Set reasonable timelines for when the work is to be performed. Inclement weather will always be a concern, because it can delay any project. It is possible to be reasonable. However, if your job gets delayed, and another one starts, you may wait months for work to resume. Be sure the contract provides you with relief for delays that are directly related to the contractor. Obviously, bad weather, strikes preventing the delivery of materials, or major crisis prevent a contractor from delivering work on time, and are not fair for penalties. But vacations, other work, and failure of unpaid employees to show up for work are the responsibility of the contractor.

Payment schedule

You will be asked to provide a deposit on the work, and to pay for the job as sections are complete. The contract should specify exactly how much is to be paid, and at what time.  This is known as a disbursement schedule.

Most contractors do not need money in advance to go buy materials to do the next phase of the job. They ask to be paid when the job section is complete. Since most work is done in sections, once each is complete, payment should be made. However, you should never make a payment if the work is not 100% finished to the exact specifications provided.

It is also reasonable to pay for large material items when they are delivered to the property. If an above ground spa is ordered, and delivered, payment is due even if it has not yet been hooked up. Payment for the installation can be withheld, but you do now have possession of the self contained unit. Payment for construction materials, however, is not the same, because their value is only relevant when they are successfully used in constructing a phase of the project.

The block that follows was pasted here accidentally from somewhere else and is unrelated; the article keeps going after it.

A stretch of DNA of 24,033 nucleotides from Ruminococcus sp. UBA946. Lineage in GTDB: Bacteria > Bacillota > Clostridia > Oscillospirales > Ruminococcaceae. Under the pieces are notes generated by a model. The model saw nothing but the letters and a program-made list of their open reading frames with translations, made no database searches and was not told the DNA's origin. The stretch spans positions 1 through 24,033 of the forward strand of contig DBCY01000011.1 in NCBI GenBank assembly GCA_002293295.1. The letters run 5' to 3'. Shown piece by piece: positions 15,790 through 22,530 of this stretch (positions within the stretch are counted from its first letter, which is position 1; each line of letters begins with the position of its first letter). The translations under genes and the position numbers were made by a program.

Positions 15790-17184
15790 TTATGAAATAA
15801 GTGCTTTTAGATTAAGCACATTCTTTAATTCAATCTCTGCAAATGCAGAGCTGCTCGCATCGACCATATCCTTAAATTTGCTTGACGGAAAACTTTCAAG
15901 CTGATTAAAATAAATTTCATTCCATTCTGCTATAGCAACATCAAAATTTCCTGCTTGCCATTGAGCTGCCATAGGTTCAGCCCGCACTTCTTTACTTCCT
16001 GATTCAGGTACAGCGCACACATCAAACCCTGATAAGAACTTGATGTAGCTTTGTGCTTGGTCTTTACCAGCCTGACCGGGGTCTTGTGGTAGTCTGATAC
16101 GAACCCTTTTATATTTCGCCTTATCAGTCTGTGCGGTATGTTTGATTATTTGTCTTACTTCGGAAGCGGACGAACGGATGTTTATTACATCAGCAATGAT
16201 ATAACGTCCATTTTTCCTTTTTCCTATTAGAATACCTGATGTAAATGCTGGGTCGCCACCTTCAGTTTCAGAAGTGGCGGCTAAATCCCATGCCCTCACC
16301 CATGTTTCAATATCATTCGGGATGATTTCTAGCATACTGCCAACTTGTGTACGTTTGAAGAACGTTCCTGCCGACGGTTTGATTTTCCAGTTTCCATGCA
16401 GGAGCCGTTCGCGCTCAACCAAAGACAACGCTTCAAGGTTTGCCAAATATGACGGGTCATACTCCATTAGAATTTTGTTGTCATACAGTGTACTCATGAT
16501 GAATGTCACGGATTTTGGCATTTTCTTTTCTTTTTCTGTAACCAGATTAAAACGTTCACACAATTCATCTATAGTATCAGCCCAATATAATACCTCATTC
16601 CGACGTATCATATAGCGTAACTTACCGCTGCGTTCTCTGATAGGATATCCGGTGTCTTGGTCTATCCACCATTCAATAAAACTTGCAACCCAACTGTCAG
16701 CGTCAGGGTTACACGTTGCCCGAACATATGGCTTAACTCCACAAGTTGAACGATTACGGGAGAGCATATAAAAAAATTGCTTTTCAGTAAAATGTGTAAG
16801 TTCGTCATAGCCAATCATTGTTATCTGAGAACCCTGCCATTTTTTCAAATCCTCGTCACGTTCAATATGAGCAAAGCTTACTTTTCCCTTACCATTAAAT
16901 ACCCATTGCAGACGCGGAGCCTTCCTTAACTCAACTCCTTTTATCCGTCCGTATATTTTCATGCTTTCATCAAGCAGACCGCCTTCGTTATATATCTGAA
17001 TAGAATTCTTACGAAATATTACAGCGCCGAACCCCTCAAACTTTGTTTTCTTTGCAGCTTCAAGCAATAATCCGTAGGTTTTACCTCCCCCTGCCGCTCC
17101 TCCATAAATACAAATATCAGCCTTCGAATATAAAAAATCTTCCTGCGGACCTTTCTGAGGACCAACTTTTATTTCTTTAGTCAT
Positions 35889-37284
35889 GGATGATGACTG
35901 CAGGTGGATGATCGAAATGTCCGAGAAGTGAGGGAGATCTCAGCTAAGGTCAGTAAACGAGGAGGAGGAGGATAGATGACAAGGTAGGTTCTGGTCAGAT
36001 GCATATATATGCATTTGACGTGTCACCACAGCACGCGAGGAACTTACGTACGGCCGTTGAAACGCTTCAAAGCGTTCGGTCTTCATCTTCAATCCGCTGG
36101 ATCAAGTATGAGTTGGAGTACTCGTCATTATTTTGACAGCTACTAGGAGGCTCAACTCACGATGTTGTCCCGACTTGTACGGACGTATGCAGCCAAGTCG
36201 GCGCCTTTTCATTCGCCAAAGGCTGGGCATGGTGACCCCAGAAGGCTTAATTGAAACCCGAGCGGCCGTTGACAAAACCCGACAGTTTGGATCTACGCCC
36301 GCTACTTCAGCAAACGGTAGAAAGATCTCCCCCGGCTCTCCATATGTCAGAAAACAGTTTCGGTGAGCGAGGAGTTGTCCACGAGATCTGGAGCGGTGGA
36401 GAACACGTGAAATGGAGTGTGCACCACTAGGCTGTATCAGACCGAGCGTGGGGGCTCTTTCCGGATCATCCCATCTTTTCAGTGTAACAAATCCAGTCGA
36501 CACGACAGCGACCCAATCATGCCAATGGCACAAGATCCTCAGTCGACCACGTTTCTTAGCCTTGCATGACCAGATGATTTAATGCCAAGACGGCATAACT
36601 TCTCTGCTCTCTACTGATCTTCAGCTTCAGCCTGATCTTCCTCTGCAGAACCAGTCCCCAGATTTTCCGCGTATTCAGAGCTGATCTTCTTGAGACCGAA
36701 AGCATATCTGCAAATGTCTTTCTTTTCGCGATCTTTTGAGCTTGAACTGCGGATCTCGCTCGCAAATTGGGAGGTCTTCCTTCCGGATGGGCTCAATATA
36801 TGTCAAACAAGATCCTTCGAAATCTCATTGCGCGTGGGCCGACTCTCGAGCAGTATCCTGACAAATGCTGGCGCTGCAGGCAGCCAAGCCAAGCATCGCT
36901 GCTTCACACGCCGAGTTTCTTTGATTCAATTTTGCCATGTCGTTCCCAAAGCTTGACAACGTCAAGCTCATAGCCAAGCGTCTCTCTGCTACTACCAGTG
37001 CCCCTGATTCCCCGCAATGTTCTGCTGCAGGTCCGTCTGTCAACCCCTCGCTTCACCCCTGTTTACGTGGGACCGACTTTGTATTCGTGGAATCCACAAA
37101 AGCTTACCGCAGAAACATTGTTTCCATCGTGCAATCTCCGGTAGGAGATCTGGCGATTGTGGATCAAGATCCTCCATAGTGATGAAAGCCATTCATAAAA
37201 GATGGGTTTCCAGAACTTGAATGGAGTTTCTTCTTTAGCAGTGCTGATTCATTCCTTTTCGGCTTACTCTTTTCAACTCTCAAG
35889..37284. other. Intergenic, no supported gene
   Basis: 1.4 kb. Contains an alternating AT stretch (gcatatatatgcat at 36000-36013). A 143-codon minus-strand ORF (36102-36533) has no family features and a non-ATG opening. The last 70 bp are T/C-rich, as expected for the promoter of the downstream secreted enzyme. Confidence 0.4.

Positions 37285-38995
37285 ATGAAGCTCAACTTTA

One of the most dangerous aspects of using a contractor is that the home owner is responsible for the materials bills if the contractor doesn't pay them, and a lien can be filed on your property. Specify that payments will only be made when you have a release from all material suppliers, and/or subcontractors, that they have been fully paid, and release you from any obligation. Without such a release, you are in jeopardy. If they are to be paid from the funds you give to the contractor, insist on a written release within 24 hours of issuing the check, or withhold any further funds. You should never have to pay twice for your work.

Protect yourself

Have the name of the bonding company specified in the contract, and a copy of the actual bond attached.  Have the name of the contractor's insurance company, and a copy of the policy. Review the section on insurance to be sure you are completely protected.

Include a statement that no materials may be delivered to your work site, except materials for your job.  If a contractor is doing work on several projects they may want to have material for other jobs delivered to your site.   If your contractor doesn't pay the materials bill the supplier may place a lien on your property for all of the material delivered to your address.

Your contractor is protected

Be assured  the contractor will have his protection in order and listed. Contractors deserve to be paid for their work, and they will have protections spelled out indicating their options should you fail to pay for the work.

A properly written contract  will eliminate possible miscommunication and misunderstandings.  Most disputes are caused by vaguely written plans and contracts.

Resolving conflicts

Be sure to establish a procedure for resolving conflicts. Contact your local state board for the information on their conflict resolution panel. It is best to specify independent mediation for such issues.  Mediation is faster, less expensive, and two parties who have an honest disagreement will benefit from the advice of a neutral third party without the intervention of attorneys.